# RANDom traps for the unwary

• For those interested in the generation of non uniform random numbers (again and still pseudo random), the late, great Dwain Camps wrote a very nice article on the subject at http://www.sqlservercentral.com/articles/SQL+Uniform+Random+Numbers/91103/ .

--Jeff Moden

RBAR is pronounced "ree-bar" and is a "Modenism" for Row-By-Agonizing-Row.
First step towards the paradigm shift of writing Set Based code:
________Stop thinking about what you want to do to a ROW... think, instead, of what you want to do to a COLUMN.

Change is inevitable... Change for the better is not.

How to post code problems
How to Post Performance Problems
Create a Tally Function (fnTally)

• @david-2 Poole,

Awesome job on demonstrating the RAND() function of SQL Server and the "binning" and not so random nature of sequential seeds. Thanks for taking the time to put it together.

--Jeff Moden

RBAR is pronounced "ree-bar" and is a "Modenism" for Row-By-Agonizing-Row.
First step towards the paradigm shift of writing Set Based code:
________Stop thinking about what you want to do to a ROW... think, instead, of what you want to do to a COLUMN.

Change is inevitable... Change for the better is not.

How to post code problems
How to Post Performance Problems
Create a Tally Function (fnTally)

• Sioban Krzywicki (5/9/2016)

I'd rather do this

`SELECT (ABS(CAST(CHECKSUM(NewID()) AS bigint)) %20) + 1`

than divide by 10. Matter of preference, really.

Also correct, but to get value from range <1,20> you cast it as bigint.

Matter of preference...

(From CPU point of view, and using CPU preference - the best way is divide by 2 or 4 or 8 -> "divide by shifting bits")

• wojciech.muszynski (5/9/2016)

`SELECT *FROM Person.StateProvince`

`WHERE (ABS(CAST((BINARY_CHECKSUM(*) * RAND()) AS INT)) % 100) < 10`

What happens if CAST((BINARY_CHECKSUM(*) * RAND()) AS INT = - 2^31 ?

Int Range is <-2 147 483 648, +2 147 483 647>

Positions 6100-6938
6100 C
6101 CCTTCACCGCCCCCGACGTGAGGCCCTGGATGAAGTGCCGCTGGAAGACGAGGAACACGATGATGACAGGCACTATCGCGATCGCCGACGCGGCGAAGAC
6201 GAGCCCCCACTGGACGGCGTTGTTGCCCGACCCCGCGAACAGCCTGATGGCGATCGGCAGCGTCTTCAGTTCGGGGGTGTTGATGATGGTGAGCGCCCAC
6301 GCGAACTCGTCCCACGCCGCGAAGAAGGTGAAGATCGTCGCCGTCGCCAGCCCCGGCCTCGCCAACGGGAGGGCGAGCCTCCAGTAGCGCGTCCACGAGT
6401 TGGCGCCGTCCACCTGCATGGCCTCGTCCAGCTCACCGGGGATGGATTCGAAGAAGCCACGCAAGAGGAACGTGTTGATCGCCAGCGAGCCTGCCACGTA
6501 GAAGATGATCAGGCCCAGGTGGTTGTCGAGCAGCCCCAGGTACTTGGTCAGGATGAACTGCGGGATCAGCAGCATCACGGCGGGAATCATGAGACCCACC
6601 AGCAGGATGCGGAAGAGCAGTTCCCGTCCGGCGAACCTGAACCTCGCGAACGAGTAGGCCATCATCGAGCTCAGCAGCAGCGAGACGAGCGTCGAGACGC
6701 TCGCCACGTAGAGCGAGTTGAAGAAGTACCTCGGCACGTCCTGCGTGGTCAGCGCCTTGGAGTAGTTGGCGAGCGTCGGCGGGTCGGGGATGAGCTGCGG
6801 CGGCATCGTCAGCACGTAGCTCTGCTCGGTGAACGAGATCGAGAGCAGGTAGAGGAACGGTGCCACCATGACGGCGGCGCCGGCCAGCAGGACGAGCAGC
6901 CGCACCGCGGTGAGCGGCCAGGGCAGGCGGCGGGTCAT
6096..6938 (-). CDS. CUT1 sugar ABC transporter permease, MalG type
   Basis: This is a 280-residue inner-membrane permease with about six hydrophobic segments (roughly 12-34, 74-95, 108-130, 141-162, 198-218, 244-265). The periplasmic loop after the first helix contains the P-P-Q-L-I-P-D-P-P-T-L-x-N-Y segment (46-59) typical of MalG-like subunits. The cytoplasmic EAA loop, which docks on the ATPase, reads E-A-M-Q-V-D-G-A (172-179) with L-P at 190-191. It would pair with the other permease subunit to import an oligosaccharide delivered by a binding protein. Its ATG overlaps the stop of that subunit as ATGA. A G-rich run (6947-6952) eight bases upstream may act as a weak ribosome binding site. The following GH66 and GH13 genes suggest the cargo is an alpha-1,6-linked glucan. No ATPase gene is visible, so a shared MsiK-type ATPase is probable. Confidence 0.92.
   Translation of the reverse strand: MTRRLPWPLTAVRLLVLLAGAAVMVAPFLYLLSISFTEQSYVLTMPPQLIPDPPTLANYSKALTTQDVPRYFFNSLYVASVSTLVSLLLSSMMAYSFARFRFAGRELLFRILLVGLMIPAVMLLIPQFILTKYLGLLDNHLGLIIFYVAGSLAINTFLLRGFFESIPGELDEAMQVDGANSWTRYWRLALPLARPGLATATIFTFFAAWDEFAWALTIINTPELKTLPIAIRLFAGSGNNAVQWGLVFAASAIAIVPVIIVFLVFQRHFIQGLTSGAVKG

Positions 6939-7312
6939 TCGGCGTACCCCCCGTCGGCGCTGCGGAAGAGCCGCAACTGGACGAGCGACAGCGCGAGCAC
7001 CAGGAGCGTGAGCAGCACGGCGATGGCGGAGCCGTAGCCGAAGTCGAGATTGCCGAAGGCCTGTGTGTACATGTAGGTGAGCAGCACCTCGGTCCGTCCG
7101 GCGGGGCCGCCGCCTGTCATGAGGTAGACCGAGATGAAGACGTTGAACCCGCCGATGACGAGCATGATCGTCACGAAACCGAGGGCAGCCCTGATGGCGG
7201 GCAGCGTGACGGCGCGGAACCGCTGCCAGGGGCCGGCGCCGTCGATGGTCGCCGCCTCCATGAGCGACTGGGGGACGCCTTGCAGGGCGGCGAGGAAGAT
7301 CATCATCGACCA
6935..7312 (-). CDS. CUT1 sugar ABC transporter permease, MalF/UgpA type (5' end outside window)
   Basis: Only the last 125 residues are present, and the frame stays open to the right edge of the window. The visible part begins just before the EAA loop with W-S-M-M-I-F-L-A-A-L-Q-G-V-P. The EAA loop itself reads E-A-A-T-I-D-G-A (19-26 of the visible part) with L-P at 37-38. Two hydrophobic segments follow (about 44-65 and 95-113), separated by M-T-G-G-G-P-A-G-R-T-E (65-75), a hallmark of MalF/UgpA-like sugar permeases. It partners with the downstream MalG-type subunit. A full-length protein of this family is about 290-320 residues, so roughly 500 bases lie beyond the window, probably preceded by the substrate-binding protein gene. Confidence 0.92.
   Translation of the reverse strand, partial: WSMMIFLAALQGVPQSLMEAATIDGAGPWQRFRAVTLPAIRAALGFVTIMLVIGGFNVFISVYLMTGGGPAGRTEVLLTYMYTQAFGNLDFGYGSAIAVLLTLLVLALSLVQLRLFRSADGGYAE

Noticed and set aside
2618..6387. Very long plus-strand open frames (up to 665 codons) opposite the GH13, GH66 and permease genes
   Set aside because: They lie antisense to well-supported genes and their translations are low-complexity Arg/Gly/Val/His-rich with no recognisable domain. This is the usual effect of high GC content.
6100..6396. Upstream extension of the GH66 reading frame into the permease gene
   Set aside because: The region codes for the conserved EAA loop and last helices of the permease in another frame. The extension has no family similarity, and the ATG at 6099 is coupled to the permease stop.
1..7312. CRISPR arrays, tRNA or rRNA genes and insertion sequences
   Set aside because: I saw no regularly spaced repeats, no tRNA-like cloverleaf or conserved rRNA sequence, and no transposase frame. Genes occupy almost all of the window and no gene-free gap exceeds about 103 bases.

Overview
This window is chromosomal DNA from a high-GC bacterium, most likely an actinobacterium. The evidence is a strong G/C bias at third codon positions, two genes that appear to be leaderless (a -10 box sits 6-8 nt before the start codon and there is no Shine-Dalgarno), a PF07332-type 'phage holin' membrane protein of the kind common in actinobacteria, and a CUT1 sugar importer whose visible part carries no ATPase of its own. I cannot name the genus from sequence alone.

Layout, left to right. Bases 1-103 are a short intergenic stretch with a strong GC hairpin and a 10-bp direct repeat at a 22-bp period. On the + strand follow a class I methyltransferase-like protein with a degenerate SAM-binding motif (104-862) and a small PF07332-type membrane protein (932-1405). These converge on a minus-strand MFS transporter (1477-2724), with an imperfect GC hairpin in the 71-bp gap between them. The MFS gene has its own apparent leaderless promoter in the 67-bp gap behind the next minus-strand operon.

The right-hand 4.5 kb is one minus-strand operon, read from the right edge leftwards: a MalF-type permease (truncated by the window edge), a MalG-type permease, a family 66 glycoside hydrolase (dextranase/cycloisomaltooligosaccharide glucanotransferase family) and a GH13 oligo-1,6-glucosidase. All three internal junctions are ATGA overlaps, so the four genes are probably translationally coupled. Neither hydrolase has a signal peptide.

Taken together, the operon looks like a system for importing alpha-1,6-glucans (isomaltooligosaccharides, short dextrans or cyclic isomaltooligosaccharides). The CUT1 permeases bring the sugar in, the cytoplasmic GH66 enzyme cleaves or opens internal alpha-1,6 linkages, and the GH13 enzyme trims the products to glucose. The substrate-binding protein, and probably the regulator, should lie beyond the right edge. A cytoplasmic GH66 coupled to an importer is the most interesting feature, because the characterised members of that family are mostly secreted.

If BINARY_CHECKSUM(*) * RAND() = -2 147 483 648

then ABS() function doesn't work properly and raises error: Arithmetic overflow.

It happens only once per 4 billions (2^32),

but this mean it will happen day after deploy on production.

Heh... absolutely correct. It doesn't happen often but it does happen. I ran the following twice last night. The first time, it hit the failing number in the first 2 minutes. The second time took almost 30 minutes. It's part of the reason I only use the method for the generation of "small" million row test tables where all I have to do is hit the {f5} key to quickly rerun.

`DECLARE @Bitbucket BIGINT;`

` SELECT @Bitbucket = ABS(CHECKSUM(NEWID()))%20+1`

` FROM dbo.fnTally(1,10000000000)`

`;`

fnTally looks like the following...

` CREATE FUNCTION [dbo].[fnTally]`

`/**********************************************************************************************************************`

` Purpose:`

` Return a column of BIGINTs from @ZeroOrOne up to and including @MaxN with a max value of 1 Trillion.`

` As a performance note, it takes about 00:02:10 (hh:mm:ss) to generate 1 Billion numbers to a throw-away variable.`

` Usage:`

`--===== Syntax example (Returns BIGINT)`

` SELECT t.N`

` FROM dbo.fnTally(@ZeroOrOne,@MaxN) t`

`;`

` Notes:`

` 1. Based on Itzik Ben-Gan's cascading CTE (cCTE) method for creating a "readless" Tally Table source of BIGINTs.`

` Refer to the following URLs for how it works and introduction for how it replaces certain loops.`

` http://www.sqlservercentral.com/articles/T-SQL/62867/`

` http://sqlmag.com/sql-server/virtual-auxiliary-table-numbers`

` 2. To start a sequence at 0, @ZeroOrOne must be 0 or NULL. Any other value that's convertable to the BIT data-type`

` will cause the sequence to start at 1.`

` 3. If @ZeroOrOne = 1 and @MaxN = 0, no rows will be returned.`

` 5. If @MaxN is negative or NULL, a "TOP" error will be returned.`

` 6. @MaxN must be a positive number from >= the value of @ZeroOrOne up to and including 1 Billion. If a larger`

` number is used, the function will silently truncate after 1 Billion. If you actually need a sequence with`